Autumn Series: Tame Your Fear

Skill #1: Challenge Your Thoughts

Fear.  We all have it.

I don’t know about you, but my fears can take on a life of their own.  How to manage those messy thoughts is a marvelous skill.  Without practicing it, my highly imaginative mind can fill in any blank with some worst-case-scenario and hit the accelerator!  Once that happens, I’m running down roads from every bad horror movie or worst case scenario in my memory bank.`

We need to get fear out of the driver’s seat of our lives.

The state of fear or anxiety is a natural emotion intended to warn us of danger and protect our safety.  It is probably a good thing if I am fearful walking alone in a parking garage at night.  I will be more vigilant and aware of potential danger.  Anyone would tell me to play it safe when walking alone at night.  When our fears run away with us and become excessive, we find ourselves in trouble.  We find ourselves living under a constant state of internal alarm.

The subsequent effect of the onslaught of stress hormones clouds our thinking capacity and negatively impacts our immune system and health.  We need to get fear out of the driver’s seat of our lives.


What exactly is fear?

Fear is the mind’s interpretation of one’s anxiety.  A fear is a thought that usually begins “I’m afraid (that/of/because) _______.”  The relationship between fear and anxiety is bidirectional: we generate anxiety by a thought (“I’m afraid of ____”) and a feeling of anxiety can generate a fear (I’m anxious at night and I tell myself there something to fear in the dark).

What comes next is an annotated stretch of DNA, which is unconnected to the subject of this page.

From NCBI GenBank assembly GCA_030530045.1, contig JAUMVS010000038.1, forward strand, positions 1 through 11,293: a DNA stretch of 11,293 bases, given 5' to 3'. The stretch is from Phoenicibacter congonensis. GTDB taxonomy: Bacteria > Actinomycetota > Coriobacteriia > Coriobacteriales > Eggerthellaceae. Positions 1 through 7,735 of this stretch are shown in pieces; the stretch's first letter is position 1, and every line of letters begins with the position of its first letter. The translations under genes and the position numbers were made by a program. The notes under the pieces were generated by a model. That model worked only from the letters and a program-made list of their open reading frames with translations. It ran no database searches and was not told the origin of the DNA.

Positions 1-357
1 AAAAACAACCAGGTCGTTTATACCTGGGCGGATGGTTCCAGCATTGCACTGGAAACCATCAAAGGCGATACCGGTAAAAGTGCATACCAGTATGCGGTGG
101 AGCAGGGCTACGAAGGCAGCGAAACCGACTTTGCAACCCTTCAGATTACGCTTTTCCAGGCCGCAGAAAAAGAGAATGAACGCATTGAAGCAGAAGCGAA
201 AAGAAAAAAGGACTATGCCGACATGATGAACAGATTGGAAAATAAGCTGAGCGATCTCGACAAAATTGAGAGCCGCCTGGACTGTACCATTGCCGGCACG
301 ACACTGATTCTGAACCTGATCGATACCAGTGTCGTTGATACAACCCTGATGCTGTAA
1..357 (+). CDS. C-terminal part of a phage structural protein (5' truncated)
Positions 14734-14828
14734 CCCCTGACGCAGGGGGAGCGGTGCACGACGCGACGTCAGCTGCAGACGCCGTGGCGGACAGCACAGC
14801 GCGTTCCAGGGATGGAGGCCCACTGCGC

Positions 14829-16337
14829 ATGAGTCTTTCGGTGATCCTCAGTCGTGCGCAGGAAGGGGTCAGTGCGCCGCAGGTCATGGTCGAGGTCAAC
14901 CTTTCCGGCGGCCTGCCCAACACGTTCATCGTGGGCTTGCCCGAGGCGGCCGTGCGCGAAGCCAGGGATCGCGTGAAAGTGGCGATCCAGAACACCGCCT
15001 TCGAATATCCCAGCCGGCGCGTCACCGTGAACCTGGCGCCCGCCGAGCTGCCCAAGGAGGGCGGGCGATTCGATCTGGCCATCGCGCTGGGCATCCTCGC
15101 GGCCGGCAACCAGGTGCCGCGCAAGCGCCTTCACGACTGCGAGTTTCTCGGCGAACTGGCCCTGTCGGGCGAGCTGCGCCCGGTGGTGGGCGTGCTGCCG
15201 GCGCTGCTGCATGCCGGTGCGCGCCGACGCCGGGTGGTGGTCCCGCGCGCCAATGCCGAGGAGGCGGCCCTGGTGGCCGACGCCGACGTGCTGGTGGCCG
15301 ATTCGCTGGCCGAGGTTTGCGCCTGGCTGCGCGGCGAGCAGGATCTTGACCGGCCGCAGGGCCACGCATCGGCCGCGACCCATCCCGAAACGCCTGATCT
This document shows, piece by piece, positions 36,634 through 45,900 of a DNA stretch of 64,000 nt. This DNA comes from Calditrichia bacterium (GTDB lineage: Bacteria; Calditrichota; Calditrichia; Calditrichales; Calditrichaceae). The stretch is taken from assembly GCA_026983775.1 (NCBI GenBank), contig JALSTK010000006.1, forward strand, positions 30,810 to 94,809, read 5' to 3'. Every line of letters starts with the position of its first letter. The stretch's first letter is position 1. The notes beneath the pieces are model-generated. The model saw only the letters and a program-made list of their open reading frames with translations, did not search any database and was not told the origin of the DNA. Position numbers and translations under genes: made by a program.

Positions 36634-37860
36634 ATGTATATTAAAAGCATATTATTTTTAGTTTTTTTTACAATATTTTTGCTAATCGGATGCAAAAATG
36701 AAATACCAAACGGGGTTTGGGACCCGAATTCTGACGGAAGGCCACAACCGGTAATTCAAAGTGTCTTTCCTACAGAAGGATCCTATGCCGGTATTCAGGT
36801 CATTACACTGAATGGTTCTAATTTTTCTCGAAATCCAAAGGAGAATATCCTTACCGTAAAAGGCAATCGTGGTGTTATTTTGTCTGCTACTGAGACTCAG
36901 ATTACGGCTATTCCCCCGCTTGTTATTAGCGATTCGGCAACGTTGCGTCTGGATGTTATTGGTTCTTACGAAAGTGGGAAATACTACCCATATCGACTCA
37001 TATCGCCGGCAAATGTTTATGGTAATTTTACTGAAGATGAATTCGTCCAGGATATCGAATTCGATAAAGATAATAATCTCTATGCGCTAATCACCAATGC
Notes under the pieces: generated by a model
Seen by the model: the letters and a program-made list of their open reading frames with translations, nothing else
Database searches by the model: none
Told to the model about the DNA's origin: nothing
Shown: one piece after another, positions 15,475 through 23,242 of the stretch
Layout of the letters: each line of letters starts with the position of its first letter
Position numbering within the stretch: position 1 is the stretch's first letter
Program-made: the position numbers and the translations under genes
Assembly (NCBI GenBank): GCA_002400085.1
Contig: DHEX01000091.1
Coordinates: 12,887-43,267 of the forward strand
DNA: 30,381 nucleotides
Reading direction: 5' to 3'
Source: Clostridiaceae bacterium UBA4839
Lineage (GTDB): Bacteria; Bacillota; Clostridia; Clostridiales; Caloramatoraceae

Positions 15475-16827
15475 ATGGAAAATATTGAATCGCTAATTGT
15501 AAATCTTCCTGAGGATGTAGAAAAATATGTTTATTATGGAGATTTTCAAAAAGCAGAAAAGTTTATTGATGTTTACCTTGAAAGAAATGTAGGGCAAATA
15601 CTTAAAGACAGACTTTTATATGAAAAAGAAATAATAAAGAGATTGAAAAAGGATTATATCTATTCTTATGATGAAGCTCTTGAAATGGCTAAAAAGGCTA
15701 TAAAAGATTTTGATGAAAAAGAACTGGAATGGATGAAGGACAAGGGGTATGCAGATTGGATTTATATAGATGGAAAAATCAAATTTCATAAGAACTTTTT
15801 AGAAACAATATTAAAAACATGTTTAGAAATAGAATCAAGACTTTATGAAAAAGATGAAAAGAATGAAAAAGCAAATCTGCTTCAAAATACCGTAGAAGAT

Fear is the mind’s interpretation of one’s anxieties.

Anxiety is part physiological and part psychological.  Some of us are simply hardwired for it—I know I am.  Anxiety tends to run in my family and I can be quickly and easily aroused: my heart rate shoots up, as does my blood pressure, my hands shake, knees feel weak, and my voice wavers.  My mind races.  It is not pleasant.  We tend to look outside ourselves for the reason.  That is a fear.

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Try this Skill

One skill to manage this messy process is to Challenge Your Thoughts with facts and rational thinking.  If I fear the dark when home alone, I can rationally challenge that fear with facts like, “There is no one in the house with me.  The alarm is set.  I am safe.  I’ve had this feeling before but it is not based in reality.  There is nothing to fear in the dark.”  Imagine for a moment making these rational statements to yourself.  How do you feel?